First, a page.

• Some departments and agencies have been engaged for several years in supporting collaborative processes and the use of ECR. Others are increasing their familiarity and commitment to ECR, developing ECR programs and assigning staff. However, several departments have yet to designate the specific responsibility for promoting ECR within their department or agency.
  • Initiating and engaging in specific ECR processes is often hindered by a general lack of understanding about ECR and where to access guidance and resources.
  • The survey respondents identified some 30 statutory and regulatory arenas and a growing list of additional program areas where ECR had already been used or could be applied in the future, underscoring the potential for much broader use of these processes.

These survey findings stimulated further senior staff discussions and have prompted the following policy guidance.


Under this policy, Environmental Conflict Resolution (ECR) is defined as third-party assisted conflict resolution and collaborative problem solving in the context of environmental, public lands, or natural resources issues or conflicts, including matters related to energy, transportation, and land use. The term “ECR” encompasses a range of assisted negotiation processes and applications. These processes directly engage affected interests and agency decision makers in conflict resolution and collaborative problem solving. Multi-issue, multi-party environmental disputes or controversies often take place in high conflict and low trust settings, where the assistance of impartial facilitators or mediators can be instrumental to reaching agreement and resolution. Such disputes range broadly from administrative adjudicatory disputes, to civil judicial disputes, policy/rule disputes, intra- and interagency disputes, as well as disputes with non-federal persons/entities. ECR processes can be applied during a policy development or planning process, or in the context of rulemaking, administrative decision making, enforcement, or litigation and can include conflicts between federal, state, local, tribal, public interest organizations, citizens groups and business and industry where a federal agency has ultimate responsibility for decision-making.

While ECR refers specifically to collaborative processes aided by third-party neutrals, there is a broad array of partnerships, cooperative arrangements, and unassisted negotiations that federal agencies enter into with non-federal entities to manage and implement agency programs and activities. The Basic Principles for Agency Engagement in Environmental Conflict Resolution and Collaborative Problem Solving presented in Attachment A and this policy apply generally to ECR and collaborative problem solving. This policy recognizes the importance and value of the appropriate use of all types of ADR and collaborative problem solving.


This policy memorandum applies to all executive branch agencies (as defined by Title 5 USC Section 105) involved in carrying out the National Environmental Policy Act and other laws in effect to manage and conserve our environment, natural resources and public lands.


  1. Federal agencies should ensure their effective use of ECR and other forms of collaborative problem solving consistent with the Basic Principles of Environmental Conflict Resolution and Collaborative Problem Solving in Attachment A.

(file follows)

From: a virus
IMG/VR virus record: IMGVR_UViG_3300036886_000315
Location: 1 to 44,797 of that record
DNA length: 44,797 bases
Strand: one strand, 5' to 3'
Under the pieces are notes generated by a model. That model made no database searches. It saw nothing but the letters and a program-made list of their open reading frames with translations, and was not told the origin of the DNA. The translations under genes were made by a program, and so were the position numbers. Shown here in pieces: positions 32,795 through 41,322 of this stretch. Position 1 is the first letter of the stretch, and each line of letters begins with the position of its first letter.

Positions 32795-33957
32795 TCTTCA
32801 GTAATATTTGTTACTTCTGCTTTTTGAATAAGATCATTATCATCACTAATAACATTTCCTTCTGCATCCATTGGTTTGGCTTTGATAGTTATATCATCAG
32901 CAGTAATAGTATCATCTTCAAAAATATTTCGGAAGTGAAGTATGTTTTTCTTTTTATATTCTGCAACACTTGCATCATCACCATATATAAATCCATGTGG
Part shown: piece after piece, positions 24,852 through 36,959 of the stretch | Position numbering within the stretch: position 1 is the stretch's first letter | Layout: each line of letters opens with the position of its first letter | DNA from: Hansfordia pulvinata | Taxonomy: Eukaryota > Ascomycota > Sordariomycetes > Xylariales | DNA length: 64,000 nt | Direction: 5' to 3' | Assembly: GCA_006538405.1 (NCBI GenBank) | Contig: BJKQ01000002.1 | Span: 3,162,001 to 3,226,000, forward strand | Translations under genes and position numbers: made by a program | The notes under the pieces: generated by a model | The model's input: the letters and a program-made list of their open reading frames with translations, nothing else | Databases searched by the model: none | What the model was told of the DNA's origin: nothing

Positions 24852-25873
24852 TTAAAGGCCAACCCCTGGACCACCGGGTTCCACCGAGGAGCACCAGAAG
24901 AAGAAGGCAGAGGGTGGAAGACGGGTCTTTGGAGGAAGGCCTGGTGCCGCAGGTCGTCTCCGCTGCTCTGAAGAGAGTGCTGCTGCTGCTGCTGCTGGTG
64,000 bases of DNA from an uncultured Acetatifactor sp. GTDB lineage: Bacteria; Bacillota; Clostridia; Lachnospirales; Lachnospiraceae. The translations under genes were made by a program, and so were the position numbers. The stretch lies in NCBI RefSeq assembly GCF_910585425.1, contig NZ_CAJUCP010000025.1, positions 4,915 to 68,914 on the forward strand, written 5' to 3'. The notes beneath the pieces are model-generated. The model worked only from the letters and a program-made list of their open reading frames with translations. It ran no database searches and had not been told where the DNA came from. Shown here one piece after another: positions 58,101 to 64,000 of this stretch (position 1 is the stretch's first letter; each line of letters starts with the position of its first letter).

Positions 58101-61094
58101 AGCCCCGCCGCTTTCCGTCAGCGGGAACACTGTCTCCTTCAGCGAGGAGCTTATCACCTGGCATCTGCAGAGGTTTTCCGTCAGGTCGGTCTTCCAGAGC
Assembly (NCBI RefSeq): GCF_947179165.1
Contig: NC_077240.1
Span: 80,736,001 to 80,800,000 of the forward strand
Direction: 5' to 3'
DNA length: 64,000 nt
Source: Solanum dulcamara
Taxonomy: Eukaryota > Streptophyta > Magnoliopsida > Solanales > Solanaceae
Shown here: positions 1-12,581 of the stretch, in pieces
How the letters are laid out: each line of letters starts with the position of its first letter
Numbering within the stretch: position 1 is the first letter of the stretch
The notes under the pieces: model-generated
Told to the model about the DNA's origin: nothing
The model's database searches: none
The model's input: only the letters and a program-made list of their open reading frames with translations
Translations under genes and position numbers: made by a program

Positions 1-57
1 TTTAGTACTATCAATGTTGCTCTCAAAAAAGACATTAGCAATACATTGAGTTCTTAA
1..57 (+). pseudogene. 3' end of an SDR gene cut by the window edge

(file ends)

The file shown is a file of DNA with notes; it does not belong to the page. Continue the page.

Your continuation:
2. Given possible savings in improved outcomes and reduced costs of administrative appeals and litigation, agency leadership should recognize and support needed upfront investments in collaborative processes and conflict resolution and demonstrate those savings in performance and accountability measures to maintain a budget neutral environment.
  3. Several mechanisms, strategies, and resources exist to aid agencies in this effort and to build internal agency capacity, including those presented in Section 5 and should be drawn on as appropriate to each agency.
  4. Agencies should consider the use of assisted negotiations through ECR when addressing environmental conflicts, utilizing their own ECR/ADR staffs, the U.S. Institute, the U.S. Department of Justice, or other ECR/ADR organizations, as appropriate.
  5. Federal agencies are encouraged to draw on the services of the U.S. Institute to review internal mechanisms and strategies for increasing the use of ECR and to assist them in developing performance and accountability measures consistent with P.L. 105-156.
  6. The Director of the Office of Management and Budget (OMB) and the Chairman of CEQ will convene periodic leadership meetings of departments and agencies to advance progress on this policy. The U.S Institute shall convene a quarterly interagency forum of senior departmental staff to provide advice and guidance and facilitate interagency exchange on ECR.
  7. Federal agencies should report at least every year to the Director of OMB and the Chairman of CEQ on their progress in the use of ECR and other collaborative problem solving approaches and on their progress in tracking cost savings and performance outcomes. Agencies are encouraged to work toward systematic collection of relevant information that can be useful in on-going information exchange across departments as fostered by Section 4(e).


Federal agencies are directed to increase the effective use of ECR and build institutional capacity for collaborative problem solving. The following mechanisms and strategies are among those that can be of use in pursuing these aims.

  1. Departments/Agencies with Existing or Developing ECR Programs
    1. Integrate ECR objectives into Agency Mission Statements, Government Performance and Results Act Goals, and strategic planning through:
      • Identifying relevant GPRA goals and link to agency strategic plans.
      • Aligning plan for implementation of ECR with agency’s strategic plan goals